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The rapid spread of 'Contagion'

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Film offers realistic possibilities of pandemic

Hollywood has been in love with the idea of the disaster movie for decades. The potential for huge, effects-laden blockbusters is obviously a temptation for studios looking for big box office receipts. However, these efforts tend to be hit or miss.

"Contagion," directed by Stephen Soderbergh ("The Informant!"), might just be the biggest hit in recent memory.

The film offers a glimpse at what might happen if a new disease emerged, a disease that is easily transmitted, incubates quickly and constantly mutates - and is fatal in as many as a third of the people it infects. Lynn Emhoff (Gwyneth Paltrow, "Country Strong") returns from a business trip to Hong Kong feeling a bit under the weather, only to see her health quickly fail. Her death, as well as the death of her son, greatly impacts her husband Mitch (Matt Damon, "The Adjustment Bureau") - one of the lucky people who prove naturally immune.

Meanwhile, a group at the Center for Disease Control - led by Dr. Ellis Cheever (Lawrence Fishburne, "Predators") and Dr. Erin Mears (Kate Winslet, "Revolutionary Road") - is trying desperately to find a way to get this disease under control. Ditto Dr. Leonora Orantes (Marion Cotillard, "Midnight in Paris"), a researcher for the World Health Organization.

And all the while, a conspiracy-crazed blogger named Alan Krumiwede (Jude Law, "Repo Men") has broken the story, inflaming the public and looking for his own way to cash in on the chaos that has befallen the world.

We watch as the disease spreads quickly and insidiously, the epidemic rapidly sweeping the globe as governments desperately try to find a solution as millions upon millions the world over are growing sicker and dying.

What makes this film so effective is the simple truth that it feels ... real. This disease doesn't come from space or some government lab - it simply evolves. It spreads quickly, yes, but in a realistic fashion. It isn't one of those movie diseases where if you get it, you die. Some people survive their illness. However, any disease that most people can contract with a 25-30 percent fatality rate would quickly result in millions of dead. There are panics and riots at the beginning of the outbreak, sure, but after a while, people just start trying to get on with their lives. There are quarantines and streets littered with garbage and broken windows, but at the end of the day, people just carry on.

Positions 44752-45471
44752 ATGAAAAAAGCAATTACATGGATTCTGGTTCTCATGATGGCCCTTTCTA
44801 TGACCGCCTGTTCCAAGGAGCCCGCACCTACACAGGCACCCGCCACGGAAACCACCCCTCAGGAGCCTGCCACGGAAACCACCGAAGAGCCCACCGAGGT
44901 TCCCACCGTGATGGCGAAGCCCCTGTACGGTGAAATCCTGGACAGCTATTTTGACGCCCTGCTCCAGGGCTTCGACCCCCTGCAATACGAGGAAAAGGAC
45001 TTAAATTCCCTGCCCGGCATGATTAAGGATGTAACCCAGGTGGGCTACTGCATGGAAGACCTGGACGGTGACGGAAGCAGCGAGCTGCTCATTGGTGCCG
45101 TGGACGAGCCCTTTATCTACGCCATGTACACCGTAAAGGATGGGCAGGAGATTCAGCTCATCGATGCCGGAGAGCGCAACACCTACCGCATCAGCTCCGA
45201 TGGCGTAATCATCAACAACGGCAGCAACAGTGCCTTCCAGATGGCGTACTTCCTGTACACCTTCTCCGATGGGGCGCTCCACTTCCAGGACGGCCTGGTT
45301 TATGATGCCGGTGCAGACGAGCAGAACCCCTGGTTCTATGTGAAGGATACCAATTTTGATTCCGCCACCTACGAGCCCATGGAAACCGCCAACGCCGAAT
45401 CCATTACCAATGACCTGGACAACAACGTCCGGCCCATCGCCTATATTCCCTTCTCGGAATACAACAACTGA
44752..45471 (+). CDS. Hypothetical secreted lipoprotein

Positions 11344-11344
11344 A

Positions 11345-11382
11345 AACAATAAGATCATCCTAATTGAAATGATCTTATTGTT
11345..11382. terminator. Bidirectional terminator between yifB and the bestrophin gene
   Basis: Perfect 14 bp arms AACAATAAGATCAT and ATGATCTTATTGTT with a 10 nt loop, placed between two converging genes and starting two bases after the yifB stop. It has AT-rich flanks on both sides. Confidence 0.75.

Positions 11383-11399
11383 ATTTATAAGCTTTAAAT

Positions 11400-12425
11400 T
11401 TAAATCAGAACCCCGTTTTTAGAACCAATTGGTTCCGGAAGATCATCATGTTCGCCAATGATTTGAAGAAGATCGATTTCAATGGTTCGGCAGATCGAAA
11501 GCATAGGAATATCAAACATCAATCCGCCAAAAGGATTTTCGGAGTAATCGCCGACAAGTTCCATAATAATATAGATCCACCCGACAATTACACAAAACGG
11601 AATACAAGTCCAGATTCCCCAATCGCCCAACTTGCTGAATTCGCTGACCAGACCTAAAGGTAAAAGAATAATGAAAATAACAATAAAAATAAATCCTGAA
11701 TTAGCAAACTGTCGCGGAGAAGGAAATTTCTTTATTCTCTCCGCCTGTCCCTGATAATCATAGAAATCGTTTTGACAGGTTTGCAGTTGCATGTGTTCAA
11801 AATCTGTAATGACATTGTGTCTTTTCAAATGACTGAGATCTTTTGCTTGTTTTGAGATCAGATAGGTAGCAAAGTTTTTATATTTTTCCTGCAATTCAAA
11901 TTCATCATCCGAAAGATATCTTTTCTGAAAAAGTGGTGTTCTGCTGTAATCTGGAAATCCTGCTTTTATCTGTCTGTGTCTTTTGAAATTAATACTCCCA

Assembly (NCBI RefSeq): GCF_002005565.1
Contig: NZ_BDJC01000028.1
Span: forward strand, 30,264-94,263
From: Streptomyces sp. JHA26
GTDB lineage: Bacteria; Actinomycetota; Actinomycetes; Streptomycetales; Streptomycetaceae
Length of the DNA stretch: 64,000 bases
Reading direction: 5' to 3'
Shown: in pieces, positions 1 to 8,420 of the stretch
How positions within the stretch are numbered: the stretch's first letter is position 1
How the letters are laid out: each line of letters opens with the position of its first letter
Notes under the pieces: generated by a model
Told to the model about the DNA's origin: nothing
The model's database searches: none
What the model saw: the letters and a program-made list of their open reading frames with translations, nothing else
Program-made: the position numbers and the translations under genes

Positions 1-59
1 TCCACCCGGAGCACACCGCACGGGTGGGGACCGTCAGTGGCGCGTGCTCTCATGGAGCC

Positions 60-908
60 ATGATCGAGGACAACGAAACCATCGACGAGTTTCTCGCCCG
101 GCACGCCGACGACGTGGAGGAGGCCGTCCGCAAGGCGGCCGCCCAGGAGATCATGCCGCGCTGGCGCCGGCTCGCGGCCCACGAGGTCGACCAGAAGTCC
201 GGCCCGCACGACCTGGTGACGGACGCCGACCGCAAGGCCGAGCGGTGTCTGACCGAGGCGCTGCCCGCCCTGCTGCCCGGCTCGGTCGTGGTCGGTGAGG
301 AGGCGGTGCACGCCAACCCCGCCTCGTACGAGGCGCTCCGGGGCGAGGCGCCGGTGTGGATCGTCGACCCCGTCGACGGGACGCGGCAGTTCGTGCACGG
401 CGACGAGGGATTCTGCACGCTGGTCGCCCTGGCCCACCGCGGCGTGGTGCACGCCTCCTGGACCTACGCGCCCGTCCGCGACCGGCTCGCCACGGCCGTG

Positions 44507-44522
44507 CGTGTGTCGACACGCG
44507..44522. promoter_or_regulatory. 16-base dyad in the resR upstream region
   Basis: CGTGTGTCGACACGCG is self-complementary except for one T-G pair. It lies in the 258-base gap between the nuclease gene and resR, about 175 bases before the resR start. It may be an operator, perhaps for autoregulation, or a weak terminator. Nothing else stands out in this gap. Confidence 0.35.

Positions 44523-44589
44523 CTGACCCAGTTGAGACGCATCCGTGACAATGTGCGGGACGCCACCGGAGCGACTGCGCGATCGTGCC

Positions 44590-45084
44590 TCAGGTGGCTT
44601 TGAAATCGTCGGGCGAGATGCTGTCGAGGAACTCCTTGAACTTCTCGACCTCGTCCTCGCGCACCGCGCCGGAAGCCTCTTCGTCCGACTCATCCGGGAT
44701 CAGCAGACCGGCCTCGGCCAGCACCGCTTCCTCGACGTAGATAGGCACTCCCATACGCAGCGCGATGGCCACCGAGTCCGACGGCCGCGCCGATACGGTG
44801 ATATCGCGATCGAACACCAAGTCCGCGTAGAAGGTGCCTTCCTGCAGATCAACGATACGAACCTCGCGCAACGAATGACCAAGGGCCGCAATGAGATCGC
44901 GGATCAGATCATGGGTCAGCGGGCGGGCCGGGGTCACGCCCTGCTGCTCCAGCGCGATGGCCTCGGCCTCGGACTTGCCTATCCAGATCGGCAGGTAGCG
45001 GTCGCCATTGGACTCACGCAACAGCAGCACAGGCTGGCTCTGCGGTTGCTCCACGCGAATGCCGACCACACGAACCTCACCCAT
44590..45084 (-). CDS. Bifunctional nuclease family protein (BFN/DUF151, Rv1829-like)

That might have made it even scarier; the way these events unfolded felt possible.

Of course, without some really solid performances, this movie probably would have fallen flat. Damon is excellent as the concerned father. Fishburne brings his usual gravitas to his role as the face of the CDC. Winslet and Cotillard are good as well. However, the best of the lot was probably Law, who portrayed just the right note of slimy selfishness tinged with paranoia.

(I must admit, there was a small part of me that took great pleasure in the gruesome and painful seizure-laden death of Gwyneth Paltrow. Does that make me a bad person? Perhaps, but no regrets. She deserves it.)

The reason this movie is so frightening - the reason that it works at all - is because it treats the subject in a realistic fashion. After watching "Contagion," I can guarantee that you will never be as conscious of everything you touch as you are walking out of that movie theater. It's scary and believable and horrifying. Between the consistent excellence cast and Soderbergh's deft, steady hand, you've got one of the best disaster movies in two decades.

5 out of 5

Last modified on Tuesday, 13 December 2011 15:34

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